1. Moose
  2. Wapiti
  3. Mule deer
  4. American bison
  5. Pronghorn
  6. Mountain goat
  7. Long-tailed weasel
  8. Bobcat
  9. Mountain lion
  10. Kit fox
  11. Green frog
  12. Northern leopard frog
  13. Northern Harrier
  14. Bald eagle
  15. Common raven

What to Do When You Encounter a Snake At a Lake

If you happen to spot a snake while visiting a lake or in the lake, the first rule is to keep calm. Snakes don’t usually attack humans for no reason. So, as long as you leave it alone, it shouldn’t hurt you. However, if the snake is venomous, it’s best to alert Salt Lake City Animal Services at (385) 468-7387. Furthermore, you should inform other visitors to the area about the venomous snake so they can take extra precautions.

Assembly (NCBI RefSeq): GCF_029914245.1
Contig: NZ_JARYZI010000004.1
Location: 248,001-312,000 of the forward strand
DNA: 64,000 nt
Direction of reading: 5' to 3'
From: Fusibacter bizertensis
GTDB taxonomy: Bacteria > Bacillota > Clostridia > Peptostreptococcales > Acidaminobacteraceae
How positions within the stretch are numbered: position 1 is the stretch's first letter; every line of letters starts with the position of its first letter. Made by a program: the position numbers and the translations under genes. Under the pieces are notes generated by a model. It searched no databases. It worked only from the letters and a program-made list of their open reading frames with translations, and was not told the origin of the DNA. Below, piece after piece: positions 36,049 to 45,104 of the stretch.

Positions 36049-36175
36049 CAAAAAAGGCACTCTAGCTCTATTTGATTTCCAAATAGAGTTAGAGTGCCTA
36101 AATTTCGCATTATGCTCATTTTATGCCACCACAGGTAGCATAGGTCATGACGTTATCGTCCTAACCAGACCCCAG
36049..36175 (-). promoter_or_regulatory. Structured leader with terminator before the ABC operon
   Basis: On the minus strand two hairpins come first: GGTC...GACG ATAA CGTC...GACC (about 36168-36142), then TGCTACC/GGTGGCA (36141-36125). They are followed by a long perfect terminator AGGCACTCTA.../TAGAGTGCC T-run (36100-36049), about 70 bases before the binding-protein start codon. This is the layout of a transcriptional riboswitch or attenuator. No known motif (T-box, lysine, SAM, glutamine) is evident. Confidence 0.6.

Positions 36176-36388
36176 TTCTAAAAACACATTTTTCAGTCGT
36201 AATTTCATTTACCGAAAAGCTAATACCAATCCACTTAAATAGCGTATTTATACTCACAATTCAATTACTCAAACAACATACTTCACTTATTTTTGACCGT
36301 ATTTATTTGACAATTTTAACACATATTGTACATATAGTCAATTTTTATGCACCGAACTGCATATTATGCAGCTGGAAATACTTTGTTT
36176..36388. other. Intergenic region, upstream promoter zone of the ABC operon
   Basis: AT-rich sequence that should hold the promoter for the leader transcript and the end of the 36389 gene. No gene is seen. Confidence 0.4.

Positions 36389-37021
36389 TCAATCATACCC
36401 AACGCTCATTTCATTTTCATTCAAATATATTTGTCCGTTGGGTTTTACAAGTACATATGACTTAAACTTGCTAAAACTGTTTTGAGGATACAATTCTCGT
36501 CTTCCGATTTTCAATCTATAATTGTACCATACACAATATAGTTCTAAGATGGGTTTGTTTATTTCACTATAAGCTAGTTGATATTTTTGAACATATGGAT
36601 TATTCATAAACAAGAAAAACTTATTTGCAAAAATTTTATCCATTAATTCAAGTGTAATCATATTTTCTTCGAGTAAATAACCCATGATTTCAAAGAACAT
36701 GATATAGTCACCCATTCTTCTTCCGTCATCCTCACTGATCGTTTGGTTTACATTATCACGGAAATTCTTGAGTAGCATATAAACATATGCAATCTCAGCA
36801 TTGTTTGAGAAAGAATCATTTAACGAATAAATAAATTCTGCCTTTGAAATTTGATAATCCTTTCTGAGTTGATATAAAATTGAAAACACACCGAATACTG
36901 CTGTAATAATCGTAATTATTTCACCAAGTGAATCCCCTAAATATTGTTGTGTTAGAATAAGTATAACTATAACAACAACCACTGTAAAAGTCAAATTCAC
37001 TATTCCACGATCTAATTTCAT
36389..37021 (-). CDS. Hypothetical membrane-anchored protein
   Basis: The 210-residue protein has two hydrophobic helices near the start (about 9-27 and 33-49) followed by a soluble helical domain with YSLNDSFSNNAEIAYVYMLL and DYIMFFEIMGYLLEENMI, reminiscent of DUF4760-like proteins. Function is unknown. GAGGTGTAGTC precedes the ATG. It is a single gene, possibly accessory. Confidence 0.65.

Aerial View of Swimming Beach on the Great Salt Lake, Utah

If you happen to spot a snake while visiting a lake or in the lake, the first rule is to keep calm. Snakes don’t usually attack humans for no reason.

©Jacob Boomsma/Shutterstock.com

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About the Author

Chanel Coetzee is a writer at A-Z Animals, primarily focusing on big cats, dogs, and travel. Chanel has been writing and researching about animals for over 10 years. She has also worked closely with big cats like lions, cheetahs, leopards, and tigers at a rescue and rehabilitation center in South Africa since 2009. As a resident of Cape Town, South Africa, Chanel enjoys beach walks with her Stafford bull terrier and traveling off the beaten path.